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Research Article

A 3-Dimensional Trimeric β-Barrel Model for Chlamydia MOMP Contains Conserved and Novel Elements of Gram-Negative Bacterial Porins

  • Victoria A. Feher,

    Affiliation: Department Chemistry and Biochemistry, University of California San Diego, San Diego, California, United States of America

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  • Arlo Randall,

    Affiliations: School of Information and Computer Sciences, University of California Irvine, Irvine, California, United States of America, Institute for Genomics and Bioinformatics, University of California Irvine, Irvine, California, United States of America

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  • Pierre Baldi,

    Affiliations: School of Information and Computer Sciences, University of California Irvine, Irvine, California, United States of America, Institute for Genomics and Bioinformatics, University of California Irvine, Irvine, California, United States of America

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  • Robin M. Bush,

    Affiliation: Department of Ecology and Evolutionary Biology, University of California Irvine, Irvine, California, United States of America

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  • Luis M. de la Maza,

    Affiliation: Department of Pathology and Laboratory Medicine, University of California Irvine, Irvine, California, United States of America

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  • Rommie E. Amaro mail

    ramaro@ucsd.edu

    Affiliation: Department Chemistry and Biochemistry, University of California San Diego, San Diego, California, United States of America

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  • Published: July 25, 2013
  • DOI: 10.1371/journal.pone.0068934

Abstract

Chlamydia trachomatis is the most prevalent cause of bacterial sexually transmitted diseases and the leading cause of preventable blindness worldwide. Global control of Chlamydia will best be achieved with a vaccine, a primary target for which is the major outer membrane protein, MOMP, which comprises ~60% of the outer membrane protein mass of this bacterium. In the absence of experimental structural information on MOMP, three previously published topology models presumed a16-stranded barrel architecture. Here, we use the latest β-barrel prediction algorithms, previous 2D topology modeling results, and comparative modeling methodology to build a 3D model based on the 16-stranded, trimeric assumption. We find that while a 3D MOMP model captures many structural hallmarks of a trimeric 16-stranded β-barrel porin, and is consistent with most of the experimental evidence for MOMP, MOMP residues 320–334 cannot be modeled as β-strands that span the entire membrane, as is consistently observed in published 16-stranded β-barrel crystal structures. Given the ambiguous results for β-strand delineation found in this study, recent publications of membrane β-barrel structures breaking with the canonical rule for an even number of β-strands, findings of β-barrels with strand-exchanged oligomeric conformations, and alternate folds dependent upon the lifecycle of the bacterium, we suggest that although the MOMP porin structure incorporates canonical 16-stranded conformations, it may have novel oligomeric or dynamic structural changes accounting for the discrepancies observed.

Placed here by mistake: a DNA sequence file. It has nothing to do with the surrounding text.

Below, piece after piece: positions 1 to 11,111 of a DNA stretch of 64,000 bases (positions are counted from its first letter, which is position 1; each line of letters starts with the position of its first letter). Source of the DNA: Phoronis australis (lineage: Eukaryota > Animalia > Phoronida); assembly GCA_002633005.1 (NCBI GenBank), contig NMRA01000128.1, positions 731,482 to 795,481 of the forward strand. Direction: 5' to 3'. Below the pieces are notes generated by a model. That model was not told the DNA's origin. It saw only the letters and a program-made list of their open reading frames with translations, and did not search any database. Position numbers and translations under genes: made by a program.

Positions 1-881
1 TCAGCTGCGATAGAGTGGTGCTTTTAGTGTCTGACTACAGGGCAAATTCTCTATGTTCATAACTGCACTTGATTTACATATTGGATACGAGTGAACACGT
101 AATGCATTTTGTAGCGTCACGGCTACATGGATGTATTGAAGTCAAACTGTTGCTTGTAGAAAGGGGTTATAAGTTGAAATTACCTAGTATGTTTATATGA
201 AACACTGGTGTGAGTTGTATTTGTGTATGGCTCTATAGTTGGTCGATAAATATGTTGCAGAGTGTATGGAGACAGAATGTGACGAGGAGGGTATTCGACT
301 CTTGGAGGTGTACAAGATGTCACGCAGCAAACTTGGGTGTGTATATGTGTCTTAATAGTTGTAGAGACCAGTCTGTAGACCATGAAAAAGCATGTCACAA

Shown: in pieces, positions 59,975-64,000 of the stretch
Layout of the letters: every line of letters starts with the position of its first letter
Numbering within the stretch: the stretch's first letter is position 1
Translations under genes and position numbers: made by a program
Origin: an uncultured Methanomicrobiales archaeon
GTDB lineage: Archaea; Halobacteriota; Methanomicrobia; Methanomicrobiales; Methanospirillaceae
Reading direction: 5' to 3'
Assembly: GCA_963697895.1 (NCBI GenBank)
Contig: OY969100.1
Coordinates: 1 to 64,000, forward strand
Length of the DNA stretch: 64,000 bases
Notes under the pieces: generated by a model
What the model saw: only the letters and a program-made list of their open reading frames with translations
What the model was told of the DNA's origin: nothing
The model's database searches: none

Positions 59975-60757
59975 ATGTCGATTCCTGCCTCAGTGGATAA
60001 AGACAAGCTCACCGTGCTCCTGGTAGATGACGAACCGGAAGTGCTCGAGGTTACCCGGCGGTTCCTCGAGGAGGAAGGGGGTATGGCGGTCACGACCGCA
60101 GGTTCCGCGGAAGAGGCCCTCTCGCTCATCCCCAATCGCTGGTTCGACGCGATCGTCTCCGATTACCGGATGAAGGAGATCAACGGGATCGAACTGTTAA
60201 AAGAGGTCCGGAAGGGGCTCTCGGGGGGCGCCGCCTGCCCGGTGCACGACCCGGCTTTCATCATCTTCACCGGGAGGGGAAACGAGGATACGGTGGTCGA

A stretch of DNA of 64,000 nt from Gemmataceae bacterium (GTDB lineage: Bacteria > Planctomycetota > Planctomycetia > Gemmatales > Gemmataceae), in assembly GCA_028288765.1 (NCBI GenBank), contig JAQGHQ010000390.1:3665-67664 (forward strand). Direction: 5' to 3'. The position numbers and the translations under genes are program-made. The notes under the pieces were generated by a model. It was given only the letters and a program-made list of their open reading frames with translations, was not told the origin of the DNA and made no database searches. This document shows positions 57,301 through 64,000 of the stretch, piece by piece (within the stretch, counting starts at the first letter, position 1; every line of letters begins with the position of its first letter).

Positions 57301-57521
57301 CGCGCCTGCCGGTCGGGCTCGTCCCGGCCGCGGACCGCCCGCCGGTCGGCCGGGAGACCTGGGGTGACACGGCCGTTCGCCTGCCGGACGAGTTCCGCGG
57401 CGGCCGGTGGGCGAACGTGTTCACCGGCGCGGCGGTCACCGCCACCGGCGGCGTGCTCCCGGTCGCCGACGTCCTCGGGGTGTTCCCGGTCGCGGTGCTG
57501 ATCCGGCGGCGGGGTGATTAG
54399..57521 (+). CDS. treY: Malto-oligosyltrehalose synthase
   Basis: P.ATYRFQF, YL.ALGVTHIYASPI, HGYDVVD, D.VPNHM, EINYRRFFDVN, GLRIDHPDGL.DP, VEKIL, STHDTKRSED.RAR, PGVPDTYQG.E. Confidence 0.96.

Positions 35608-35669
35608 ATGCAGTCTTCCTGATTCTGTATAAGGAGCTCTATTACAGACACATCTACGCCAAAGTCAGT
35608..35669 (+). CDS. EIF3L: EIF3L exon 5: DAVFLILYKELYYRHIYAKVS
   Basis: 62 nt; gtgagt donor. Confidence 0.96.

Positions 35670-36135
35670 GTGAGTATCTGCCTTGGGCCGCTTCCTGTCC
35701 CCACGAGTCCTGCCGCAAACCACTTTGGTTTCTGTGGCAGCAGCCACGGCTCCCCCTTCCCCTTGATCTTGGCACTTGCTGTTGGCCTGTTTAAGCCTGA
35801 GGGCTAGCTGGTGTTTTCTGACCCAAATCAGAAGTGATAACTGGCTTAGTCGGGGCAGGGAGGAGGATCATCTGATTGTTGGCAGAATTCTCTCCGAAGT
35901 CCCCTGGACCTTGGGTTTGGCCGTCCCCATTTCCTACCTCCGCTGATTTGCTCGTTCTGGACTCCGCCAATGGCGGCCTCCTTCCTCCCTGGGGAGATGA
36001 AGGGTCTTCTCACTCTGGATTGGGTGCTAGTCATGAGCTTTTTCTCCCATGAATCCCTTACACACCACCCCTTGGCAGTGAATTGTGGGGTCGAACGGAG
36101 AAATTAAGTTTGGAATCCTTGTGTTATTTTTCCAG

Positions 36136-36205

Introduction

C. trachomatis, a gram-negative bacterium, is estimated to infect 90 million people worldwide each year [1]. In some individuals these infections cause long-term consequences including pelvic inflammatory disease, ectopic pregnancy, sterility or blindness [2][5]. Although Chlamydia can be treated with anti-bacterials, many infections are asymptomatic and therefore go untreated [3], [6]. A prophylactic vaccine has long been sought against C. trachomatis but has yet to be obtained [7][9].

The Chlamydia major outer membrane protein, MOMP, is a primary target of vaccine development because it is highly antigenic and comprises ~60% of the outer membrane protein mass [8], [10]. MOMP, coded by the ompA gene, is considered a member of the general porin class of proteins (http://scop.mrc-lmb.cam.ac.uk/scop) [11], a group important for the passive transport of ions, sugars and nucleotides across the outer membrane of gram-negative bacteria [12][14]. Porins have a structural topology comprised of antiparallel β-strands spanning the outer membrane, a water-filled inner channel, tight β-turns extending into the periplasmic region and flexible loops reaching beyond the extracellular surface. Several studies have confirmed that the C. trachomatis MOMP shares the characteristics of other gram-negative bacterial porins; it has a monomeric molecular weight of 39.5 kDa, a hydrophobic residue content of ~40%, and migration patterns on SDS-page gels consistent with trimeric oligomerization [15]. Native MOMP also transports sugars at rates similar to Pseudomonas aeruginosa OprF [15][17].

Structural characterization of MOMP remains elusive for a number of reasons. Attempts to generate crystals for X-ray crystallographic studies with native MOMP proteins have been unsuccessful. Recombinant Chlamydia MOMP protein has been expressed in other systems but has been intractable due to inclusion body formation and very low refolding yields, most likely due to its highly hydrophobic nature and presence of a high number of cysteine residues. Notably, Chlamydia does not have an available genetic system like other bacteria, such as E. coli, and only recently a transformation system limited to the plasmid was described [18]. Yet, there is an urgent need to elucidate MOMP structural details and understand the conformation of its protective epitopes in order to formulate a vaccine.